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[ietf-smtp] Preventing information disclosure during mail transport

2015-11-29 10:23:29
Another thought...

Privacy is often about, not just what added protections one gets
but about what one gives up.  Just as one can get complete
network security protection for a computer by isolating it from
the network and depriving it of any source of power, one can get
complete privacy protection for email messages and their
contents by not sending it.

There is a somewhat less drastic solution.  We've known about it
since the 1960s, when it was widely deployed, and have seen new
efforts to shift things back in that direction in recent years.
That method is having those who want to send mail log in and
upload it to the same servers from which their correspondent
will retrieve it.  If any transport across the network is
required, it can be done by private arrangements between mail
providers using single-hop approaches and, preferably,
semi-permanent virtual circuits protected by IPSec or equivalent
(or, in the 60s and early 70s, writing the messages as batches
onto physical media and then moving those media by means that
were presumed to be secure).  With that sort of arrangement and
appropriately-secured connections between the sender and
recipient users and their servers, the only privacy
vulnerability point is whether the mail accounts themselves are
anonymous.  We know how to do that too, but it may not be
compatible with email and related business models that depend on
selling users with known profiles to advertisers.  

There is also the matter that, if the mail provider retains both
(or all) sides of a conversation in the clear, then there are
much greater and easier opportunities for disclosure, not just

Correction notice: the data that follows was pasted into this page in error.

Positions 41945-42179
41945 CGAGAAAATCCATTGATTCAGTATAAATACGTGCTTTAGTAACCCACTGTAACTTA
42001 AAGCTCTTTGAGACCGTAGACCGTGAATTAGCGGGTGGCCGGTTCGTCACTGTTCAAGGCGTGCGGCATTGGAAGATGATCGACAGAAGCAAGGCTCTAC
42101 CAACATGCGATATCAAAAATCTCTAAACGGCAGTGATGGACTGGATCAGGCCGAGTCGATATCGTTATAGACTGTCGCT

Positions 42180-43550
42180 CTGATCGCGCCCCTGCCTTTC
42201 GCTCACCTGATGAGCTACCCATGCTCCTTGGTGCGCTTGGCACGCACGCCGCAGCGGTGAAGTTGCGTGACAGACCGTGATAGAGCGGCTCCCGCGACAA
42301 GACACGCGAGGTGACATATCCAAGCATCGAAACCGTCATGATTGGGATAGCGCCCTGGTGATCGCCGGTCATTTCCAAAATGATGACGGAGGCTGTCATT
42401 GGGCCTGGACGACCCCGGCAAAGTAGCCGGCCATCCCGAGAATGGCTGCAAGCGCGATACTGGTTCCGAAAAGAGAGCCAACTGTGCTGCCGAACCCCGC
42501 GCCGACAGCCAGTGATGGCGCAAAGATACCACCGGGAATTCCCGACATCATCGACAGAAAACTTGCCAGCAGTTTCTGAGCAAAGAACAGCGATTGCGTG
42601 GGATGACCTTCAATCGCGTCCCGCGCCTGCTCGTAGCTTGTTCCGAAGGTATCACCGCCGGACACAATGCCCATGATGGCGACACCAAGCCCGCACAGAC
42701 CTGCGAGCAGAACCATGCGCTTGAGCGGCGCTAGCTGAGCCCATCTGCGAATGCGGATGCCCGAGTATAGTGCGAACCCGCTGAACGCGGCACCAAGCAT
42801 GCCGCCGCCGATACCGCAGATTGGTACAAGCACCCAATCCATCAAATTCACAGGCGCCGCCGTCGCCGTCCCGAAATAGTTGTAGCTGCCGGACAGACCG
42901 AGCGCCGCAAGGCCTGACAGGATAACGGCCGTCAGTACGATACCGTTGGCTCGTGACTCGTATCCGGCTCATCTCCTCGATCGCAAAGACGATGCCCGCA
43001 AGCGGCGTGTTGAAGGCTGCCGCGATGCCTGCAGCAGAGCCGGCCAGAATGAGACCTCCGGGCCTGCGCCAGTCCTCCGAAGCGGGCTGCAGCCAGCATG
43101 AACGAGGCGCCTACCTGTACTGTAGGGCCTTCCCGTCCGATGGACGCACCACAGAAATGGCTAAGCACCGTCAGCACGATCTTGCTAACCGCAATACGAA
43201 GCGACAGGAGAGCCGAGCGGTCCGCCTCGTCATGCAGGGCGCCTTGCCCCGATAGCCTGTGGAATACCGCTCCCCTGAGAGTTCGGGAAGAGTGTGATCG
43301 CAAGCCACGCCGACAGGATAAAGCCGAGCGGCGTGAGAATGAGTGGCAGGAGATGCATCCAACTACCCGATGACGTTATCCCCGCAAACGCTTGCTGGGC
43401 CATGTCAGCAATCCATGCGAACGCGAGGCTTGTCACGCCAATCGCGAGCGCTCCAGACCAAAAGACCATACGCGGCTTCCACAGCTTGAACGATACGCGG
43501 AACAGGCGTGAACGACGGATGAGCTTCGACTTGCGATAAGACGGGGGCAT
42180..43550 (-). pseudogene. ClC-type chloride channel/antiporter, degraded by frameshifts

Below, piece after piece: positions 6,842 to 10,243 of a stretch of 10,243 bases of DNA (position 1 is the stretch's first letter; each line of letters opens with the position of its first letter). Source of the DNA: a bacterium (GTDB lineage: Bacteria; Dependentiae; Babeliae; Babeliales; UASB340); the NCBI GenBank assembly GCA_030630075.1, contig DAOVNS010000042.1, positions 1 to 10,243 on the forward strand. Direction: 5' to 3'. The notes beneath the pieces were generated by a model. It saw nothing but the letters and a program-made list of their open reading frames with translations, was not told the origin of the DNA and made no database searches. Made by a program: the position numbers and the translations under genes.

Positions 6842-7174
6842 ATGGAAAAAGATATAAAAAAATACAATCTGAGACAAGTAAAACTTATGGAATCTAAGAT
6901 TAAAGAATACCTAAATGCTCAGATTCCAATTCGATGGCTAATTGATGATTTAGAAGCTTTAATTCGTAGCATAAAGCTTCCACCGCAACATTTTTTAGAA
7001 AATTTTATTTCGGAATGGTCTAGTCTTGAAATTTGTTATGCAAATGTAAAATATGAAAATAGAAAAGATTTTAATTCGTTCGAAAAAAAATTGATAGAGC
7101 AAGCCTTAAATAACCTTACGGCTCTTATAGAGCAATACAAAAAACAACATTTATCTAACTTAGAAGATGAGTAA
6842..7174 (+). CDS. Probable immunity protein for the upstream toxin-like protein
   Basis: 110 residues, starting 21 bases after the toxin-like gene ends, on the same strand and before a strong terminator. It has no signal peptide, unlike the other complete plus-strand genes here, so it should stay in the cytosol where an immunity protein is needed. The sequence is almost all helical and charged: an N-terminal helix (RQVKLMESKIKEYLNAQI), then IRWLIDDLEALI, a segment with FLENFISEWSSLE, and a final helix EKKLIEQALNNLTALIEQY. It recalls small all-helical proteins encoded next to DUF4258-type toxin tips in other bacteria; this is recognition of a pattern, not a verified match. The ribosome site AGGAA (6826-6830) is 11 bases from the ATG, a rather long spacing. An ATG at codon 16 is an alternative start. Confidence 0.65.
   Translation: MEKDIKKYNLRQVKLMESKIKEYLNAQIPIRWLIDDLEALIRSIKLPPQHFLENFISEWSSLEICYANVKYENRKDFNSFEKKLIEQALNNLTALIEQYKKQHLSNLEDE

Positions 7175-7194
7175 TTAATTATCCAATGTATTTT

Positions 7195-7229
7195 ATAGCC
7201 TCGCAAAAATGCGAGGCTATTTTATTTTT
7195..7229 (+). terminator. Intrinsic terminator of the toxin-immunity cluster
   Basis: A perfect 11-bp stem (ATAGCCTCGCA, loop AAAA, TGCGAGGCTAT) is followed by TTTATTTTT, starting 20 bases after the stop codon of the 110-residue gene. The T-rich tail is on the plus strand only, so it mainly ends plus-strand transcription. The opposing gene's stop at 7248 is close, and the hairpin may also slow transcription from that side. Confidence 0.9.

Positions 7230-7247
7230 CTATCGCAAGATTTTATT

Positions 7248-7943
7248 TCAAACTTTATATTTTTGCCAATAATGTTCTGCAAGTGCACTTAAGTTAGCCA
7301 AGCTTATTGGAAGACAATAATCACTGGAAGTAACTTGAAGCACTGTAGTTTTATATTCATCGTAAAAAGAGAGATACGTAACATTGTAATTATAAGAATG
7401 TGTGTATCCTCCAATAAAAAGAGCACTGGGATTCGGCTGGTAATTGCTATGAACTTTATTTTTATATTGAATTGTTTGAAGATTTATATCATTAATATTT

of trace/envelope information but of content, as a result of
government action (or attack by (other) malicious parties).

I don't think it would be desirable to return to that model.  I
am, from a personal and practical standpoint, far more concerned
about a court order that says "dear mail provider, give me all
of Klensin's messages, including header and correspondent
information, and don't tell him we asked" than I am about
disclosure of who I'm communicating with and when (and I know
how to hide that information if I really, really, need to).  Of
course, centralizing all email to a small number of very large
providers with private mail exchange agreements increases the
risks of that sort of attack even it decreases the in-transit
disclosure ones but, again, it depends on what one is worried
about.

I do sincerely hope that the observation that several of the
people who are pushing hardest for mechanisms that decrease
interoperability in the claimed interest of, e.g., more privacy
or less phishing, work for or with organizations whose business
interests are served by concentrating larger and larger
percentages of the world's email traffic on their accounts is
just a coincidence.  Or, if they believe that less use of mail
transport between independent actors would really improve the
world, I wish that they would come out and say so explicitly.

       john

p.s. Alexey and Murray (or anyone else subscribed there),
obviously feel free to copy this to "Shutup" if that seems
desirable.

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